Hot dogs! Getting followers on Twitter. Going to A-list parties. Suddenly mutts are being treated like celebs…

Hot dogs! Getting followers on Twitter. Going to A-list parties. Suddenly mutts are being treated like celebs…

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UPDATED:

08:50 GMT, 20 August 2012

Last night, my husband Ray and I lay awake for hours, fretting over Dylan and his adolescent behaviour. We always knew that once the hormones kicked in, life would become tougher but the fact that we — his devoted mother and father — differ in our approaches to discipline doesn’t help.

‘I’ve always loved his strength of character,’ I said sadly. ‘I don’t want him to simply conform.’ But Ray was firmer. ‘He needs to know his boundaries otherwise things will only get worse.’

It is the sort of conversation — peppered with fierce whispers and exhausted sighs — that is played out in millions of households across the land. Anyone who has a teenager will recognise the sentiments of parents stretched to their limits.

Walliams and Stone with their beloved Bert

Coddled: David Walliams and Lara Stone with their beloved Bert

Except the adolescent causing us so
much angst is Dylan, our beloved cocker spaniel-poodle cross. Together
with his little ‘sister’ Delilah (golden retriever crossed with a
poodle) they are the apples of our eyes.

We laud their achievements, put their
pictures up on Facebook, and snuggle on the sofa with them to watch TV.
We treat them like humans.

And we’re not alone. Lady Gaga
apparently takes her ‘baby’, canine fluffball Fozzi, into the bath,
while a survey found six out of ten dog owners let their pets sleep in
their beds — despite the fact that more than half say the inevitable
snuffling, scratching, and, God forbid, breaking wind disrupts their
sleep.

Man's best friend: Tennis star Andy Murray with his border terrier Maggie May

Man's best friend: Tennis star Andy Murray with his border terrier Maggie May – who tweeted during Wimbledon

Now it seems dogs are not merely man’s
best friend, but man’s best-dressed friend, too. Hit website
styletails.com targets pet owners who ‘see their dogs as an extension of
their own style’. It advises on how to co-ordinate your canine with
your ensemble and features shots of stylish hounds in coats or
sunglasses.

Dogs are hot right now. There are dogs
with blogs (Andy Murray’s pooch Maggie May tweeted throughout
Wimbledon), dogs with massive Facebook followings (Boo, who boasts two
million fans and has inspired a book on his life), celebrity dogs who
have their own fans (Jonathan Ross’s French Bulldog Mr Snowball, who
regularly Tweets ‘Woof’) and dogs who rule supreme as the kings of bling
(David Walliams and Lara Stone’s beloved puppy Bert donned a tuxedo for
Elton John’s White Tie & Tiara Ball). There are even dogs who get
their hair dyed this season’s on-trend hue, hot pink (Emma Watson’s dog
Darcey).

It’s not just celebrities. Last month
Bella the Bichon Frise made headline news after her teenage owner Laura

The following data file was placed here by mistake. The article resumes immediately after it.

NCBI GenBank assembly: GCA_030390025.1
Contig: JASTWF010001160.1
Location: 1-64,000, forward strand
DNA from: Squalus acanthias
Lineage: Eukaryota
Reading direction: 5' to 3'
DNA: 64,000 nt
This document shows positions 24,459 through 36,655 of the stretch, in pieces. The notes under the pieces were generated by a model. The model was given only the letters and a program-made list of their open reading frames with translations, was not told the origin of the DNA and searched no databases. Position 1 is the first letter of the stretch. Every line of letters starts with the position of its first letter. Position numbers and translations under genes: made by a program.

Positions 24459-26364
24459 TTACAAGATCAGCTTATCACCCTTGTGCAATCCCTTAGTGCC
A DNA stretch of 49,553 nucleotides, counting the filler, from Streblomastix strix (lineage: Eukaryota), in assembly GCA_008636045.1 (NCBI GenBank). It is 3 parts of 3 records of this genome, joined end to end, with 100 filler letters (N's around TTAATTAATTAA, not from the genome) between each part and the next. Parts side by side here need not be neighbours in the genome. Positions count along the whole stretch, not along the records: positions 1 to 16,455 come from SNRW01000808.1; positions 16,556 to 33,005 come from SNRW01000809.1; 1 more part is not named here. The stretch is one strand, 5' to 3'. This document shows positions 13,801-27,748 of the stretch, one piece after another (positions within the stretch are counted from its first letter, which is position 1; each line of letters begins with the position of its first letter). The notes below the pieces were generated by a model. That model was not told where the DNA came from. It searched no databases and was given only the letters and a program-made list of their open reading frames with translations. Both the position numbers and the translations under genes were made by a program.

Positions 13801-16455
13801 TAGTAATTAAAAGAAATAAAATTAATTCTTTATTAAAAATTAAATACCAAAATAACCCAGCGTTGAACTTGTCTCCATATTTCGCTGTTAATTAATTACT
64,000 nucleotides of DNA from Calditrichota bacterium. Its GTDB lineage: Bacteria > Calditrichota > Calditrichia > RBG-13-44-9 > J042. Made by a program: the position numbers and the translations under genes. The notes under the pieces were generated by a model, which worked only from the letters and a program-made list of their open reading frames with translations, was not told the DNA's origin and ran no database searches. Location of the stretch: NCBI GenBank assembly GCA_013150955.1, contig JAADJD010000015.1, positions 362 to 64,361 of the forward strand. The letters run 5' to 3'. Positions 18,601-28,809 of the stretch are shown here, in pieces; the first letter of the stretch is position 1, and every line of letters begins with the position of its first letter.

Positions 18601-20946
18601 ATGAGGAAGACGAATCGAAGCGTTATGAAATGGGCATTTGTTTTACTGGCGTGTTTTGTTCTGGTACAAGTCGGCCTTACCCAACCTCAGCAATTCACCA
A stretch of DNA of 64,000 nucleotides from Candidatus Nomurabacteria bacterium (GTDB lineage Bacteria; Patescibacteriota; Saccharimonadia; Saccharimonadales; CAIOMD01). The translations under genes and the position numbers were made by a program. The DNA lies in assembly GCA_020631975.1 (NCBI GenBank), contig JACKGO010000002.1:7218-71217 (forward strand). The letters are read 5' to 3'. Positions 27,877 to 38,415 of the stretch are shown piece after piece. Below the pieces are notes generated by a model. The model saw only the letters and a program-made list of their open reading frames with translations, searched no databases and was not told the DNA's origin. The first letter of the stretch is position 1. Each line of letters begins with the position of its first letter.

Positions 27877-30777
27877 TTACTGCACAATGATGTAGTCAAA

Benion lavished 800 of presents on her for her third birthday. Bella’s
gifts included a 375 Louis Vuitton collar and lead, a 735 Gucci dog
carrier and an 80 perfume.

Laura, from Penkridge, Staffordshire,
is an extreme example, but although families are saving money by
avoiding the pub or eating out during this recession, their spending on
pets — especially dogs — remains unchanged.

The Pet Food Manufacturers Association
found that in 2011, 36 per cent of pet owners cut back on eating out,
25 per cent on clothes shopping, and 24 per cent on holidays. This
compared to only 6 per cent who cut down on treats for their furry
friends.

Star pooch: Ashleigh and dancing dog Pudsey won Britain's Got Talent in May

Star pooch: Ashleigh and dancing dog Pudsey won Britain's Got Talent in May

Dr Caroline Schuster, a chartered
psychologist, says: ‘What’s changed are the levels of isolation in
society — which means that for many, dogs are substitute friends.

‘People are more technology-driven
now, so instead of meeting in wine bars or chatting after work, many
adults return home alone and then converse through social media.

‘They want someone to actually talk to
— that someone is their dog. Plus, financial constraints and career
pressures mean many women are delaying motherhood until later — in the
meantime, their dogs are like children.’

YAP TRAP

Dog owners spend a total of 16,900 on their pets

Lucy Kennedy, owner of Happy Dogs
Behavioural Centre in Notting Hill, London, has seen a huge change in
the way that dogs are treated by owners.

She says: ‘Dogs have become an extension of who you are, what you wear, and how you live your life.

‘The biggest example is the changes in
dog walking. A decade ago, it was something done by slightly dotty old
ladies. Today, it’s big business, with people demanding the very best
for their dogs.

‘I know one German Shepherd who lives in Knightsbridge and sleeps on his very own Fendi rug.

‘Another is soon to sail around the
Greek islands with his owners and I’ve just had him fitted with a
customised life jacket and special non-slip suede boots designed for the
teak decks.

‘We’re opening a dog hotel in High
Wycombe, which will include cameras so that pet owners can commune with
their dogs on Skype from abroad. So many owners ring us from their
holidays and ask to hold the phone to the dog’s ear, I know it will be
popular,’ says Lucy.

So there are dogs who Skype, dogs who
blog, dogs who search the internet for the latest in must-have Mulberry
styles. Pretty soon, there won’t be any time left for walkies …